A Beginners Guide To The Basic Views

I could just copy-paste the USPTO’s text on Design Patent Views, but that’s too easy and seemingly everyone that calls themselves a patent draftsperson is doing just that. Instead, I’ll review what the patent office says and then I’ll tell you what that means to me.

As you may already know, a Design Patent protects the unique aesthetic appearance of an invention. This could be the unique shape of the item, such as a Gillette razor handle (yes, IP Illustration prepared the figures for this Design Patent). 

It could also be a design or pattern applied to a surface, such as the tread of a Kenda tire (yes, IP Illustration prepared the figures for this Design Patent, too). It’s important to note that Design Patents are not intended to protect an item’s “structural or utilitarian features”.

The views themselves are very simple and while they can be shown in any order, I recommend that they are follow this convention:

  • FIG. 1 – Perspective View
  • FIG. 2 – Front Elevation View
  • FIG. 3 – Rear Elevation View
  • FIG. 4 – Right Side View
  • FIG. 5 – Left Side View
  • FIG. 6 – Top/Plan View
  • FIG. 7 – Bottom View
  • FIG. 8 – Additional Perspective View

Why so many views? Why not just replace some of the views with fancy words? Beyond the words used to briefly describe the figures (brief figure description) and a statement that describes the use of broken lines (more on that in the next blog post), the drawings alone make up the visual disclosure of the claim (see section 1503.02 of the MPEP). Yes, in the world of Design Patents, a picture is worth a million words.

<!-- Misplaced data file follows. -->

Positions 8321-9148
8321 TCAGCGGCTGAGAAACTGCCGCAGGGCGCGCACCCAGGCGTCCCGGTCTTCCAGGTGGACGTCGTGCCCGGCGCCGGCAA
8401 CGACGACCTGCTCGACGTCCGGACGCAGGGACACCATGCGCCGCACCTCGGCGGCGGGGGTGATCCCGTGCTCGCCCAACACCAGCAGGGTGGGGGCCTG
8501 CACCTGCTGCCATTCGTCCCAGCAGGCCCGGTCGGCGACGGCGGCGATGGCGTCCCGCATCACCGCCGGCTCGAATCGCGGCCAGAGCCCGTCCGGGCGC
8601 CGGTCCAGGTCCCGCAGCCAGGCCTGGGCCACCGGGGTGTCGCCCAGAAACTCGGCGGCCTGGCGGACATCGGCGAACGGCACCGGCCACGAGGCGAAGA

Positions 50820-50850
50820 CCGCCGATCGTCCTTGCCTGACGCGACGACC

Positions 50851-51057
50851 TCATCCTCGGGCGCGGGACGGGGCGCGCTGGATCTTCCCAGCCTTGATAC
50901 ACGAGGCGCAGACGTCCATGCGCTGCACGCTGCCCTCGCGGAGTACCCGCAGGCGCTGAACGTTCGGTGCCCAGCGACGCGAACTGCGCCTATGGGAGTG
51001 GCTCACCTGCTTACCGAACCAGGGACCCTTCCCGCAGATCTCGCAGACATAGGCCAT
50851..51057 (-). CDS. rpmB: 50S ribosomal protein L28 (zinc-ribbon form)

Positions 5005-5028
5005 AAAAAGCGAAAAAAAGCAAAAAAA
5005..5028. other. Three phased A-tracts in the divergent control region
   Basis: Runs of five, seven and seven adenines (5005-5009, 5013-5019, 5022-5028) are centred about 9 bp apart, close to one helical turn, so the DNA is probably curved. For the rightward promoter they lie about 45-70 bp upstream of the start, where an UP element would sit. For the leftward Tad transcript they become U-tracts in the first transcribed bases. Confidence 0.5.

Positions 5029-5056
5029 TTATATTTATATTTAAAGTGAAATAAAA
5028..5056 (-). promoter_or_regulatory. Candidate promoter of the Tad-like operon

Why not go with fewer views and just add more later if requested by the Design Patent Examiner? Design elements that are not supported or seen in other drawing views may not be added after the drawings have been filed. This includes adding new details or additional or previously unseen details. This is considered adding new matter and is not allowed. New matter is described as “anything that is added to, or from, the claim, drawings or specification, that was neither shown nor suggested in the original application”.

That’s a lot of information to digest, I know, so let’s take a look at the views in action!

Here’s FIG. 1, a top perspective view of the IP Illustration “Noodle on a Box”. The top, front and right side surfaces are shown, as well as the noodle. Perspective views are very important as they illustrate depth and contour not seen in straight on orthogonal views. Orthogonal views are two-dimensional views created from a three-dimensional representation.

FIG. 2, 3, 4, 6 and 7 are generally pretty straight forward as they don’t introduce any matter that can’t be seen or supported in FIG. 1, the perspective view.

If you’re paying attention, you noticed that I skipped FIG. 5 in my list of figures above. Why? The left side view, shown below in FIG. 5, illustrates a second square within the larger outer square. What we can’t tell “without conjecture” is the nature of this inner square. Is it surface ornamentation? Is it recessed? If yes, how deep in the recess? 

In this example, the inner square is intended to illustrate a recess. To properly disclose this in the Design Patent Application we will add a FIG. 8 which will be an additional perspective figure as shown below.

In this illustration we clearly show the inner square and the implied depth of this recess. Crisis averted! All features that make up the IPI Noodle on a Box have been fully and completely enabled. 

Will this design pass examination by a patent examiner? Not yet. Stay tuned for the second part of this blog to learn why, and what can be done to avoid a rejection.